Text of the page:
As we reflect on and celebrate Black History Month at the 74+ charter public schools across our Commonwealth, we asked a few members of our community to share their thoughts on what Black History Month means to them.
Aviana, 8th Grade Student Helen Y. Davis Leadership Academy Charter Public School
Black History Month makes me appreciate my heritage, the significant sacrifices, and the many accomplishments of my ancestors. If I did not attend the number one school for culture-based education, I never would have learned as much about my history. I never would have known about inventors like Lewis Howard Latimer, who created the carbon filament used inside light bulbs, or youth leaders like Amariyanna Copeny, who brought Presidential recognition to the Flint Water Crisis at age 10 and was the youngest Women’s March Youth Ambassador.
I’ve had the opportunity to participate in the “Black History Showdown,” for which I am a two-time champion. I also wouldn’t have been a part of “Blacks In Wax,” where I portrayed Fannie Lou Hamer, a Women’s and Civil Rights Activist jailed for attempting to vote, and who so eloquently said, “I’m sick and tired of being sick and tired.” The Academy doesn’t just celebrate Black History in February, but year-round, ensuring our preparation to be leaders within our communities and the broader nation.
Sherley Bretous, Executive Director Benjamin Banneker Charter Public School
For our community, Black History Month is a celebration of the rich cultures and history of Brown and Black people throughout the world. It is especially important at Banneker that we share and celebrate the many global contributions made by Black and Brown people. We celebrate the accomplishments of the many freedom fighters and civil rights activists across the globe. We also celebrate the contributions of Black scientists, politicians, musicians, artists, and entrepreneurs. Black History Month is a time of joy and cultural sharing as we celebrate the diverse cultures of the African diaspora, many represented within our community. Watching our students participate in these tributes to great leaders past and present inspires us all to be more, to do more, and to recognize the importance of educating our future leaders. Although many call it Black History Month, we tend to refer to it as our celebration of Black Excellence.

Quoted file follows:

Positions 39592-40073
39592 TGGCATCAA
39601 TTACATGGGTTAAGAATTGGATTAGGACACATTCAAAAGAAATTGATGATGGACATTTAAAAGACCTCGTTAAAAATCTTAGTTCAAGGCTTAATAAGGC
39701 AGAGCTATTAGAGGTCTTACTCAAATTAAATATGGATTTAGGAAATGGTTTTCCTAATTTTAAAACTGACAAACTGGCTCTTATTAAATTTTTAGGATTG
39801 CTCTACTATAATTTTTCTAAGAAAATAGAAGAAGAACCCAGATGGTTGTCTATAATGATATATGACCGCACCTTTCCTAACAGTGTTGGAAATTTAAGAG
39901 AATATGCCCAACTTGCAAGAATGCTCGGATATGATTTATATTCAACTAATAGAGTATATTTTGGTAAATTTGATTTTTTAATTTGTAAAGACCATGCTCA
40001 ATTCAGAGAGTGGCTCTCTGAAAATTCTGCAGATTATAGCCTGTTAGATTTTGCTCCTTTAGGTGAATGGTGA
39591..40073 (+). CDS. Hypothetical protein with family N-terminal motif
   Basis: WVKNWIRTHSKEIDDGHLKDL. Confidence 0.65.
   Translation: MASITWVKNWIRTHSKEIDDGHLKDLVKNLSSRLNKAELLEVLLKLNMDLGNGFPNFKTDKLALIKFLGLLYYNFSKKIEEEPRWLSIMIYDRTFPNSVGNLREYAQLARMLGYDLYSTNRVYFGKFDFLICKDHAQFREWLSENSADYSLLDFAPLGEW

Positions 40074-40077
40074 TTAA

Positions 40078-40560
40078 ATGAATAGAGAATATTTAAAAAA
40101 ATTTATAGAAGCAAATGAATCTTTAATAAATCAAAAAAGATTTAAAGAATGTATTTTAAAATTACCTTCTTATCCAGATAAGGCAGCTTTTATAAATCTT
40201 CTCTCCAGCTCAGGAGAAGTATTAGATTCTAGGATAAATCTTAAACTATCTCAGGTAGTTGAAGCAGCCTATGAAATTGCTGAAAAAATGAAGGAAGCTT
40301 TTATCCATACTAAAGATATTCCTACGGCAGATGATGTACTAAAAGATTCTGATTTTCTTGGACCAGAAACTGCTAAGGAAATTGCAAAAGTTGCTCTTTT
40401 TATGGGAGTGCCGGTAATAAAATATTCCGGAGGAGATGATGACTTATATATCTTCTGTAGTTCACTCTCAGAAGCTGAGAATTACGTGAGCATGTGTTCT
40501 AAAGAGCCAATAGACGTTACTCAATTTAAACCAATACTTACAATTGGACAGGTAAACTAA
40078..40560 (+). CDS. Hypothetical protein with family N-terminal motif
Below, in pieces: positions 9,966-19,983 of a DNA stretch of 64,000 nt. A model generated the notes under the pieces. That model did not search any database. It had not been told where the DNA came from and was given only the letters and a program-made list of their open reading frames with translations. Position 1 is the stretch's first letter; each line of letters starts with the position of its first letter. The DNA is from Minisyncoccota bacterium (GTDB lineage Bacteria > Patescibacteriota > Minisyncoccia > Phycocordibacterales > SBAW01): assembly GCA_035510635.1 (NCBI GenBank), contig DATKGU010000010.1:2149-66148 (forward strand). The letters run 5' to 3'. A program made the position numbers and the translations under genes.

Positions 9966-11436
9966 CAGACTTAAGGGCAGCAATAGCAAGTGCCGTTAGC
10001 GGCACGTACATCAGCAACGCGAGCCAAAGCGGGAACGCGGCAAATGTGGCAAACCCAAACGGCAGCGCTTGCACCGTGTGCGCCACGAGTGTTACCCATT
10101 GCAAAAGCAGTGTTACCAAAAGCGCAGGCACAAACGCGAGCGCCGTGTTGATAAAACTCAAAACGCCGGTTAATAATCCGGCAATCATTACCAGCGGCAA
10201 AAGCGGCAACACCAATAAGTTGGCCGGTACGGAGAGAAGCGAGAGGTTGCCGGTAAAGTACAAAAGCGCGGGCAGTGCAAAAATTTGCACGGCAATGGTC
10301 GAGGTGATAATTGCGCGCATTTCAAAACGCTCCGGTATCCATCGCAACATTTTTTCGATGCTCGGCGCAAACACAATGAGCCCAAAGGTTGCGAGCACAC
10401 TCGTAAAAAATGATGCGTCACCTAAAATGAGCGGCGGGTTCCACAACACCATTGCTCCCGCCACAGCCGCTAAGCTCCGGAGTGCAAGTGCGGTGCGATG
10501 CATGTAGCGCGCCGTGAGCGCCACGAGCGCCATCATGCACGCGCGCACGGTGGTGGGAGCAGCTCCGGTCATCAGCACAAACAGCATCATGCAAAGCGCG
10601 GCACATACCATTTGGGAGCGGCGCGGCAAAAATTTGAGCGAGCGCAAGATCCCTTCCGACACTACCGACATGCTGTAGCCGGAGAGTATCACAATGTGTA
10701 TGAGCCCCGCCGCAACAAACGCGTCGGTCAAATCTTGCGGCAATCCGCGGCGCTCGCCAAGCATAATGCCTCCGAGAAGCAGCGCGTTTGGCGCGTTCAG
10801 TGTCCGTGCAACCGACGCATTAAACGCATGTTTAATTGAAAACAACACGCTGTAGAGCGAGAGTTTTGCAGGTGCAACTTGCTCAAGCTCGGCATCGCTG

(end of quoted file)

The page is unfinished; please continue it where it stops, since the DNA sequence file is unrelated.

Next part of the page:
Farida Mama Graham, Principal KIPP Academy Lynn Middle School
In Yoruba, my father’s native language, the word for unity is isokan. I believe Black History Month offers us an opportunity to unify and celebrate the beautiful dreams, the glorious victories, the radiant hope, and the abiding faith that make up the legacy of Americans of African descent. Black History Month is a reminder of our collective debt of gratitude to the brave men and women who came before us and fought for a more just and more humane world. Black History Month is a special tribute of remembrance and appreciation both to the leaders who are celebrated in the public arena and to the unsung heroes whose contributions are just as impactful.
These courageous agents of change are mirrors and windows whose significance we must emphasize to students across our schools. They are mirrors that reflect who our children can be and the changes that they are capable of making; they are windows into the complex history that is the foundation of the world we live in today. More importantly, they show us the difference one individual who dares to challenge the status quo can make. More than just a formal month-long opportunity to celebrate the powerful men and women on whose shoulders we stand – Black History must give us an opportunity to acknowledge, study, and celebrate their achievements and their legacy every single day.
Ashley Shaw, 2nd Grade Teacher and 2nd Grade Chair Springfield Prep Charter Public School
As a Black educator, Black History Month for me is all about celebrating who we are. It is a chance for me to really reflect and celebrate all the achievements we have contributed to society and how we are still creating historical moments today. One of the best feelings this month brings is being able to teach my scholars about the great, powerful people who look like them, and, how they too can be great, powerful people, starting now. I remind my scholars often that whether everyone knows their name or just one person knows their name, they too can be a part of the Black magic.
Thank you to Aviana, Sherley, Farida, and Ashley for sharing these inspiring words.
As we all continue to advocate to ensure that every child in our Commonwealth has access to a high-quality public school, let’s make sure to heed Aviana’s and Farida’s calls to action to acknowledge, study, and celebrate Black history, not just this month, but year-round.
Executive Director, Massachusetts Charter Public School Association